European Central Bank

Is Now The Right Time To Invest In Europe?

In 2012 European Central Bank president Mario Draghi promised "to do whatever it takes" to maintain the Euro. The actions taken by the European Central Bank to shore up failing banks in troubled European economies appears to have born fruit. For the first time since 2011 the European Union is showing positive economic growth. This has attracted a large amounts of capital to region betting that the European economy may finally be recovering.

European Stocks Are Relatively Inexpensive According To Earnings

According to Citibank the typical European large cap stock has a price / ratio of about 12. That compares to about 18.4 for the S&P 500. In the past P/E ratios for the two economies have been relatively close, so the wide gap is interesting to note. It reflects concerns about the economic prospects and the stability of the Euro. But, it could also signal that Europe has not reached the same stage of recovery as the American economy. That may mean that European stocks represent a bargain opportunity to buy.

Another factor to consider is that many European companies are conducting much of their business abroad. This means that they may be being unfairly valued simply because their headquarters is located in Europe. European companies with a strong export focus and operations in Asia and the Americas may be a good investment even if the nascent economic recovery in Europe stalls.

GDP Growth On The Rise Once Again | European Central Bank

In the second quarter of 2011 GDP in the Eurozone started to grow for the first time since 2011. GDP growth for the quarter was 0.3%. Even the troubled economy of Portugal posted growth rates of 1.1%. Not all of the news was good however. Struggling economies such as Spain, Greece and Italy contracted, though by less than in the first quarter of the year. In Germany average wages recently increased by 5-6%. Those are significant gains which should translate to improved consumer spending in the region. Even Spain showed some signs of improvement. In the second quarter Spain saw a rise of 6% in exports.

The Success Of The Bailouts

Much of the credit for the economic recovery is being attributed to the bailouts. European authorities and banks have pledged that they will provide whatever funds are necessary to support struggling economy's banks. They have also bought government bonds of those countries to prevent complete financial free fall. Because this strategy is seen as being successful it is starting to improve confidence in the region.

Europe Looks Unlikely To Split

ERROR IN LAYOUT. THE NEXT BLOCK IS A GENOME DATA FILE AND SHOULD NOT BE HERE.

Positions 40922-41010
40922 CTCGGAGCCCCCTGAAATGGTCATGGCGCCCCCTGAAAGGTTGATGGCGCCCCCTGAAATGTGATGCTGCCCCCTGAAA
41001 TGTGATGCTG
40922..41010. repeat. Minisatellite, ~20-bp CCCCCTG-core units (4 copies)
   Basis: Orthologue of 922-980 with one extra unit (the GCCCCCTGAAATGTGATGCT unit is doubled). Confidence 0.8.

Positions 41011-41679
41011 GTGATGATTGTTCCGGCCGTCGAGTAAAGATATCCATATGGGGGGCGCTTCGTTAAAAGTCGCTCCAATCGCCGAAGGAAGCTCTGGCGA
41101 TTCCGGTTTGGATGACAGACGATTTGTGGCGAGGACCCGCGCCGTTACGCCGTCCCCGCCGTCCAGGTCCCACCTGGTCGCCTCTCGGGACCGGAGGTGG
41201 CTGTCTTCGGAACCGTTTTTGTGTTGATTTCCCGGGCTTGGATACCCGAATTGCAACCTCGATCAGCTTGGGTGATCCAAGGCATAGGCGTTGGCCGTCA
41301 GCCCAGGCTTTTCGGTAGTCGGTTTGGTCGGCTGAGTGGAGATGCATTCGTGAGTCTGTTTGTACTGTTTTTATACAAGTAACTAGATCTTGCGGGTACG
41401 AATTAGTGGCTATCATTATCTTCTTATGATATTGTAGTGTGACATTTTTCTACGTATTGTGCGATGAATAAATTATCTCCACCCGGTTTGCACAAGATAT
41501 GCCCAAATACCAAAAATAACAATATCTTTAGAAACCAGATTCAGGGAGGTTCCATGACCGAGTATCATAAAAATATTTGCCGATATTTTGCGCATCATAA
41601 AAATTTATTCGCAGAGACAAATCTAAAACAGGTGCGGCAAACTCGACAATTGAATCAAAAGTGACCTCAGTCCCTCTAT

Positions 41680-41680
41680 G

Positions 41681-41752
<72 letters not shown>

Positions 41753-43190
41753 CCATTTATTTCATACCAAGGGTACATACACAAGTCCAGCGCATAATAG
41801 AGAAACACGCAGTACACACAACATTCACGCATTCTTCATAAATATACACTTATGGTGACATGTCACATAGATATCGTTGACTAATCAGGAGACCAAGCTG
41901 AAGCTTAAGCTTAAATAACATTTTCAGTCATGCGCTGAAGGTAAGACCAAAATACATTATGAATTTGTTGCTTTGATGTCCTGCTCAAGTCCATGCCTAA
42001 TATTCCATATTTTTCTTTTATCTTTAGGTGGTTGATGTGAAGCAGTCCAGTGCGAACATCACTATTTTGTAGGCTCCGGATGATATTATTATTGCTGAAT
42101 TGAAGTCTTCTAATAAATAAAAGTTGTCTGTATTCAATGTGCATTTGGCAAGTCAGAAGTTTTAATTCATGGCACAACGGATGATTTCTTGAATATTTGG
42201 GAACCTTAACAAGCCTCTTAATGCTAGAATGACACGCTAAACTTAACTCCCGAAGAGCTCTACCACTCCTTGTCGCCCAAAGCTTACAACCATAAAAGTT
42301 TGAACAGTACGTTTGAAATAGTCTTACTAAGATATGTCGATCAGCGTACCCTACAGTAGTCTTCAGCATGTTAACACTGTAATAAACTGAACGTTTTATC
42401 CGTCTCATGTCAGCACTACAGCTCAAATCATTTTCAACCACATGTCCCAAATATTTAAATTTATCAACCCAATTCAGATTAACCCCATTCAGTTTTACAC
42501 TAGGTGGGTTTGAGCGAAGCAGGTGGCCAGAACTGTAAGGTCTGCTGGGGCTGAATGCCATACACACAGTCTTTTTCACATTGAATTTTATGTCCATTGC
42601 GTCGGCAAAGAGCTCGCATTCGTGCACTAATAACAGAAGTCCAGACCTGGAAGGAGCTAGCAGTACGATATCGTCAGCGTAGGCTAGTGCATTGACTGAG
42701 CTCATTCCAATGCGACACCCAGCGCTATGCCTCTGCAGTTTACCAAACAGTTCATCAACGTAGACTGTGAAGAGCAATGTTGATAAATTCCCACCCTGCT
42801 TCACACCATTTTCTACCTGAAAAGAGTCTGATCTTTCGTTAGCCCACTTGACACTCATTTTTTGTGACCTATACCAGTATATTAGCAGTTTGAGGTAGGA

Germany and other leading European counties seem committed to maintaining the union. It is worth noting that Europe does not face another major political election until 2017. This suggests that there may be no significant political surprises for the next few years. That stability could help the larger nations in Europe to shore up the financial stability of the region.

Consider Financial Stocks

Financial stocks are often an excellent way to invest in a growing economy. Increased consumer and business lending has driven financial stocks in Europe higher and this trend is expected to continue next year. UK bank Loyd's has outperformed the S&P 500 this year, and financial company's like Credit Suisse and UBS have also done very well.

Risks And Potential Rewards | European Central Bank

While Europe has a whole seems to be showing definite signs of recovering there are some serious problems that investors need to be aware of before investing in the region. The unemployment rate in Spain stands at an astounding 26.9%, Greece is similarly high at 26.8%. These are signs of massive structural economic problems which won't be resolved simply with bank bailouts.

Even ECB Mario Draghi has described the recovery as "weak, fragile, as uneven". The ECB cites a number of different reasons why they may need to consider cutting interest rates including a strong Euro exchange rate, low inflation and weak lending to households and businesses. These threats have led the ECB to keep interest rates at a low of 0.5%.

Overall thought the risks in the economy are well known and attempts are being made to deal with them. With P/E ratios for stocks at around 12 much of this risk appears to be already priced in. The European Central Bank seems determined to continue its accommodating monetary policy which should help businesses in the region. This makes Europe appear similar to the economic situation in America in 2011. Europe may just be the next big investment opportunity.

at 10:06 PM
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